Resource Details

Rehabilitation of Degraded Forests through the Collaboration of Local Communities in the Dormaa District of the Brong Ahafo region of Ghana

Project: Available at NO COST Manuals, Guides, Reports

Blay, D. 2004, Rehabilitation of degraded forests through the collaboration of local communities in the Dormaa District of Brong Ahafo Region of Ghana In P. Wood & M. A. Yapi (eds.), Proceedings on Rehabilitation of Degraded Lands in Sub-Saharan Africa: Lessons Learned from Selected Case Studies, pp. 31–35. IUFRO.


  • Forestry Research Institute of Ghana, Kumasi, Ghana


Species Info

  • Entandrophragma utile
  • Khaya senegalensis
  • Khaya ivorensis
  • Terminalia ivorensis
  • Terminalia superba
  • Cedrela odorata (Exotic)


  • The project was conducted in 9 rural communities covering 3 forest districts in the Brong Ahafo Region of Ghana. This area is the most productive forest zone in Ghana with a soil structure and content ideal for most forest zone crops including cocoa.
  • The objective of this project was to establish demonstration plantations in collaboration with local communities, which could serve as models in rehabilitating degraded forestlands. In addition, to determine the costs of establishment, management, maintenance and protection of plantations by communities and to produce guidelines for use by other local communities.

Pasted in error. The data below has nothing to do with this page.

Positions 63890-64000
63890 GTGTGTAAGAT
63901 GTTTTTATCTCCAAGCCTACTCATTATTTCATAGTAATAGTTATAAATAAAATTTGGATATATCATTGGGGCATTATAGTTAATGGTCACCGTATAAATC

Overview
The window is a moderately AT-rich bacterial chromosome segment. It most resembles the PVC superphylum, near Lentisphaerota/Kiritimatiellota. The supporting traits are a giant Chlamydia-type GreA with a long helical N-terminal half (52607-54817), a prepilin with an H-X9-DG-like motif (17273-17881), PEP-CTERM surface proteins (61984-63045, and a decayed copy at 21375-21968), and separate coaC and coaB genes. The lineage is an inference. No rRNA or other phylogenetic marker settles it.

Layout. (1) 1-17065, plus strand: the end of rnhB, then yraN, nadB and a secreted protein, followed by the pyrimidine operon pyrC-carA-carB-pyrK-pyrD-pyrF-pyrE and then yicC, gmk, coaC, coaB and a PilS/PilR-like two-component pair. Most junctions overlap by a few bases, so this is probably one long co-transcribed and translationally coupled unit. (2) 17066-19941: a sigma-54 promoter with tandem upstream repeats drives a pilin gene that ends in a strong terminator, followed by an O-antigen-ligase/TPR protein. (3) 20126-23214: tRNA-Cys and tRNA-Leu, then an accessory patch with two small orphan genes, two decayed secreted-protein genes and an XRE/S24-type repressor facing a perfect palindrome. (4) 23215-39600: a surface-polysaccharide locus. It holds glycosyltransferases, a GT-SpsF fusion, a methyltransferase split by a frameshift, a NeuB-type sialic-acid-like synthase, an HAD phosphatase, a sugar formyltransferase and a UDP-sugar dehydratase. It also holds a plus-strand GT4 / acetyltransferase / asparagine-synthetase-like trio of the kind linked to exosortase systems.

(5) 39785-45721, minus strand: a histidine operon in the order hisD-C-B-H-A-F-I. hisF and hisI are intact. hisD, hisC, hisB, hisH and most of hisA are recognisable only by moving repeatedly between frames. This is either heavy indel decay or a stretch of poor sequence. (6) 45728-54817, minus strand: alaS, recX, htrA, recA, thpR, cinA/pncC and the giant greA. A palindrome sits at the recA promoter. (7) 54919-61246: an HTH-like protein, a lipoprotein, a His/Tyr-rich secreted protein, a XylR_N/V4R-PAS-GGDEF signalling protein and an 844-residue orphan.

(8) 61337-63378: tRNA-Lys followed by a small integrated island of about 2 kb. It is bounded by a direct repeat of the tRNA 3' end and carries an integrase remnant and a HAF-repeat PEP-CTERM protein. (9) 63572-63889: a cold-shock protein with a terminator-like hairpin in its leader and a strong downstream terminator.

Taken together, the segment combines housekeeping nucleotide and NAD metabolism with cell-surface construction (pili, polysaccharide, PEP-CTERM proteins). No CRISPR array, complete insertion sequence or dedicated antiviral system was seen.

• The strategy adopted was to provide local communities with the technical expertise and guidance to establish plantations in the degraded areas while eliciting from their knowledge on degradation. Plantation establishment was chosen over natural regeneration due to how degraded and nutrient poor the soils were.
  • From the project several perceptions of communities on the underlying causes of degradation and its impact on locals were determined. Such as poverty, inequitable distribution of benefits from timber royalties, non-involvement of local communities in forest resources policy formulation, as well as failure of the Forestry Commission to educate local communities on current forest policies and legislation.
  • Forest nurseries were established to produce seedlings for the plantation establishment and for sale to other agencies. Local communities established 100 ha of plantations interplanted with food crops.The plantation species were: Khaya ivorensis, Terminalia ivorensis, Terminalia superba, Entandrophragma utile, Khaya senegalensis as well as the exotic species Cedrela odorata. The food crops included plantain, yam, cocoyam, cassava and vegetables. The local farmers also indicated that their incomes were increased.
  • Overall some of the shortcomings identified was the issue of who becomes responsible for the maintenance of the plantations after the farmer has left the area to a new place. Also how to sustain the project after ITTO funds had run out. Also identified was the lack of information on the optimum planting distances for trees and food crops to ensure maximum yield of food crops and growth of trees.
  • The author recommends that maintenance of project areas rehabilitated and how project will be sustained after donor funding runs out should be resolved at the start of such projects. Also, appropriate planting distances should be researched for taungya systems to enhance both food crops and tree species productivity.

Geographical Region

  • West Africa
  • Country

  • Ghana
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